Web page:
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Lloyd Lighter, of Boonsboro, Md., recently turned 93 years old, but he can remember every single Redskins game since the team moved to Washington in 1937. Except for one.
"My first date with my wife was a Redskins game," Lighter said on his first visit to Redskins Park on Tuesday. "She worked at the same company that I did. I asked her if she had a car. She said yes she did. I said, you furnish the car, I'll furnish the tickets and we'll go to a Redskins football game. Don't ask me who played because I don't remember."
That's a rare occurrence for Lighter, whose first taste of football came as a water boy for the Redskins just before the 1937 season. He and a few friends visited Fairline Park in Anacostia, where the team would practice, and asked if they could supply drinks to the players.
The weekend before the first game at Griffith Stadium, before Lighter had to return to high school, he was on the field shagging punts from Sammy Baugh. It was then his fandom began to blossom into its extreme form.
"My aunt and uncle lived two blocks away," he said. "We decided to go up to investigate and asked if they needed any water boys. So we spent a couple weeks carrying water around and things like that. I didn't meet Sammy Baugh until about two weeks later."
Lighter would travel with the team, too, hopping on the Redskins' train up to New York or Cincinnati, or Cleveland, where he remembers it being extremely cold for the 1945 championship game against the Browns.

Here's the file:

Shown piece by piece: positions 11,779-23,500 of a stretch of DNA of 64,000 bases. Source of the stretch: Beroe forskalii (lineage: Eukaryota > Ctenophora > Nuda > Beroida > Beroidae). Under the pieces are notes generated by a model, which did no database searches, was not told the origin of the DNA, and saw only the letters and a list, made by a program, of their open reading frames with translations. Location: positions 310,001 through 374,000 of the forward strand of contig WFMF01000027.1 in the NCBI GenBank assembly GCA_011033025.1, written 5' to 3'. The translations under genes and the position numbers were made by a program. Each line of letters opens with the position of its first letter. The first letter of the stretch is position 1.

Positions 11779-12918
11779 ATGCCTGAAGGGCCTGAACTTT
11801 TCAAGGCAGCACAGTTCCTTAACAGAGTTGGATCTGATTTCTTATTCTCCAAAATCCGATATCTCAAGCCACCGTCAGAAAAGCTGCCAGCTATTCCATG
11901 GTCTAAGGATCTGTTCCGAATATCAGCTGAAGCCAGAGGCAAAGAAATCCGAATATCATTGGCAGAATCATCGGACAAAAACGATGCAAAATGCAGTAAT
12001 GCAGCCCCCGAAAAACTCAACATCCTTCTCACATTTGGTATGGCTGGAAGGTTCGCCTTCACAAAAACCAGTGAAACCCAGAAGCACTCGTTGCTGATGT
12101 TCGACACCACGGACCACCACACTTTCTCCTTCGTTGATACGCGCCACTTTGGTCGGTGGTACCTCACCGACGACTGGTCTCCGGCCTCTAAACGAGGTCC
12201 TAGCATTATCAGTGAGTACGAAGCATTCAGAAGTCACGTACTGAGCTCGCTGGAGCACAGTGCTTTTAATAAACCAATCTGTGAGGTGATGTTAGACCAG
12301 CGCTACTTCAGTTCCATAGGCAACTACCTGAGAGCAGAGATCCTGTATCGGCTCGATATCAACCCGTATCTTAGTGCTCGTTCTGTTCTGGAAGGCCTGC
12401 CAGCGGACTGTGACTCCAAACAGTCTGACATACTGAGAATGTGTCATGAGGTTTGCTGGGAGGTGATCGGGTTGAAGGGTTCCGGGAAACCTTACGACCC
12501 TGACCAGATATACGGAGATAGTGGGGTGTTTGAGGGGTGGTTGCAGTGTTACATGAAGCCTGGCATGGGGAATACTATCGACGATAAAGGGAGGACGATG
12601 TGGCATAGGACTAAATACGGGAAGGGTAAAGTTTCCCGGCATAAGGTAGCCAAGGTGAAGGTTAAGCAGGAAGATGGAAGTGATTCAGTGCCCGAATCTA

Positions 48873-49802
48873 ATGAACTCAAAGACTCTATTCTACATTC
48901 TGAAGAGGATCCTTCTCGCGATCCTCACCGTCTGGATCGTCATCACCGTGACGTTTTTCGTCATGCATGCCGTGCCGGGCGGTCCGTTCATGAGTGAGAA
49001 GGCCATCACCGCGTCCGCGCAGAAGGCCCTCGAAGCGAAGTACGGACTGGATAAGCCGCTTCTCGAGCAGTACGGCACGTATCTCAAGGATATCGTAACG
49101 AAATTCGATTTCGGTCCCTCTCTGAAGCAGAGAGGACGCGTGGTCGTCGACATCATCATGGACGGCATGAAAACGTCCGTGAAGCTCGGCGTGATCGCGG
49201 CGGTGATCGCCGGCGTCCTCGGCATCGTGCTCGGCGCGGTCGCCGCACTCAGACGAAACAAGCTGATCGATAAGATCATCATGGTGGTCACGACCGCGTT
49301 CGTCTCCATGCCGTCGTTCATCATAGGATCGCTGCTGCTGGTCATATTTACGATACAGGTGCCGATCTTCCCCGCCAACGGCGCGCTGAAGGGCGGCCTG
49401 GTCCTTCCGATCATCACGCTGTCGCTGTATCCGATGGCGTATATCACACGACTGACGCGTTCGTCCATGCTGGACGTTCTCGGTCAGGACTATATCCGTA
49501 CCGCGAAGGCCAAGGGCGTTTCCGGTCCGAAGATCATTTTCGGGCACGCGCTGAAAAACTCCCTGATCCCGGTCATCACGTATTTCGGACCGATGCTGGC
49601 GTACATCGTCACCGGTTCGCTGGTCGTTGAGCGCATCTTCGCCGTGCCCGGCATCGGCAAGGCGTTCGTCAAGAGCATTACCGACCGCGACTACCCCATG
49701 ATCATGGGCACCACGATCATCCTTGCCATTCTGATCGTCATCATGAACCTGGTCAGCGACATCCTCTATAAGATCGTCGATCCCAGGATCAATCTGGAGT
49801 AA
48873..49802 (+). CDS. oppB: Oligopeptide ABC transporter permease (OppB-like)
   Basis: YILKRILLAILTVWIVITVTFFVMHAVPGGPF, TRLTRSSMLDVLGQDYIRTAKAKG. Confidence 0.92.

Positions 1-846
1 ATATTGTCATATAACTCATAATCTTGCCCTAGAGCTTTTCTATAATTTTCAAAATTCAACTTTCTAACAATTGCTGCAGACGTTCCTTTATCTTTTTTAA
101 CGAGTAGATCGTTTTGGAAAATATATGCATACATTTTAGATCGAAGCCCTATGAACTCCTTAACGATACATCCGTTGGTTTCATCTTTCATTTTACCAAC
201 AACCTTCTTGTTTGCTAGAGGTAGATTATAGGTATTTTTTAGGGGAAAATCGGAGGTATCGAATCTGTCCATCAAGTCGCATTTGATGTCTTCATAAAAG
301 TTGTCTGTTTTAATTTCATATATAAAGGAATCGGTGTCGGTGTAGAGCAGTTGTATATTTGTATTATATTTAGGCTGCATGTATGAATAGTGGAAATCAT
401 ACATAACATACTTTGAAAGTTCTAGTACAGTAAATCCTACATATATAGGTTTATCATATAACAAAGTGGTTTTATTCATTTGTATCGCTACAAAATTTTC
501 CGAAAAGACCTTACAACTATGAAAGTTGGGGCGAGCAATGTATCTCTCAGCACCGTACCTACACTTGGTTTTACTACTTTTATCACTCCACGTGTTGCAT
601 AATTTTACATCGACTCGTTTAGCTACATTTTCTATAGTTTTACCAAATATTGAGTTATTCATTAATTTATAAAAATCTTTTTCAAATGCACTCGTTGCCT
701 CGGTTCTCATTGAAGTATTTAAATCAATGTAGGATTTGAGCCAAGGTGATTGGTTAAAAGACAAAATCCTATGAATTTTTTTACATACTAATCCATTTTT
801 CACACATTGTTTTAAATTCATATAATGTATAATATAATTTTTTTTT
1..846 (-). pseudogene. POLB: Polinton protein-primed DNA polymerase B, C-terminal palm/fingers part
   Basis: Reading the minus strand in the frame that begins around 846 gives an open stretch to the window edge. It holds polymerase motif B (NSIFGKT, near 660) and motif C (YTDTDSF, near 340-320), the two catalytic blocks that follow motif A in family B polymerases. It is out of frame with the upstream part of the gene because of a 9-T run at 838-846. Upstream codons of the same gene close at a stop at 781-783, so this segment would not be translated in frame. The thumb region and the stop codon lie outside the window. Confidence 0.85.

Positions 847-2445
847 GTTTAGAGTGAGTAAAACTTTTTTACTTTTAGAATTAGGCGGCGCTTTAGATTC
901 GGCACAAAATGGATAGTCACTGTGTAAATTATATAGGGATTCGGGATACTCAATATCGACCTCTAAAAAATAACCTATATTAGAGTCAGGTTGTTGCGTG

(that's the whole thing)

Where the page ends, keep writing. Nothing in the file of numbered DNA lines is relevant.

He got season tickets in 1941 and never missed a home game for 20 years. He enjoyed the way the team's owner George Preston Marshall put on halftime shows and ceremonies with the Redskins marching band. He developed a family of fans sitting around him all those years and can still recall the rosters of old.
If he was watching on television, however, family members had to respect the quiet zone in the living room. If the Redskins weren't performing well, the silence would be broken with some yelling.
"Oh yeah," Lighter said, remembering his enthusiasm. "[My daughter Susie Watson] told my grandchildren, 'When you walk in the front door, say hello granddaddy and keep on going.'"
"We were told growing up that you didn't get married, you didn't get sick, you didn't do anything on Redskins day," said Watson, who accompanied him Tuesday with a few family members. "The first time I got engaged he said, 'I don't care when you get married, just make sure it's not during the Redskins season.'"
Some of those rules have loosened at this point, but it's still quiet on game days in the Lighter home. Supper must be already served before the opening kick-off.
Which is to say that Lighter is just as devoted to the Redskins today as he ever was.
For some perspective, he remembers Sammy Baugh leading the Redskins to their first victory over the Giants, and Griffith Stadium going nuts. Thursday night, he'll watch the Redskins take on the Giants again, rooting on a new generation.
"Matt Jones is a good rookie," Lighter said." I think he's going to be a lot of help to us."
Lighter's interview on "Redskins Nation" with Larry Michael will air Tueday night.